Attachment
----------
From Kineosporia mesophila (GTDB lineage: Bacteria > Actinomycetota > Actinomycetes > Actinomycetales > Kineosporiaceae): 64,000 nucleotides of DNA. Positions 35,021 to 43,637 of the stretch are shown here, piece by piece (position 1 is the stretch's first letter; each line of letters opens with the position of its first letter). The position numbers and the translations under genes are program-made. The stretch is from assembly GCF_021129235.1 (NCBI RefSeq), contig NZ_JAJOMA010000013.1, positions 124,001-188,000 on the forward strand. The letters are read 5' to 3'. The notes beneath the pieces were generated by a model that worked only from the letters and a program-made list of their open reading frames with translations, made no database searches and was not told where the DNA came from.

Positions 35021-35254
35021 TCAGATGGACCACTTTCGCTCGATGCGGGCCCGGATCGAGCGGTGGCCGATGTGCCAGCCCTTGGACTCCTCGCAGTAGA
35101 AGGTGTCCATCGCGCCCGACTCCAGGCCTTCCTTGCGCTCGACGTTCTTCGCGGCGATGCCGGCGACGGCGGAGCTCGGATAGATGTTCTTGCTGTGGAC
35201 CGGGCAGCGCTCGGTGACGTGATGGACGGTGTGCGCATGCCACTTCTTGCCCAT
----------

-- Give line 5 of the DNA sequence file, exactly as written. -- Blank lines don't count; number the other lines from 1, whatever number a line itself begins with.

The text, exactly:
35201 CGGGCAGCGCTCGGTGACGTGATGGACGGTGTGCGCATGCCACTTCTTGCCCAT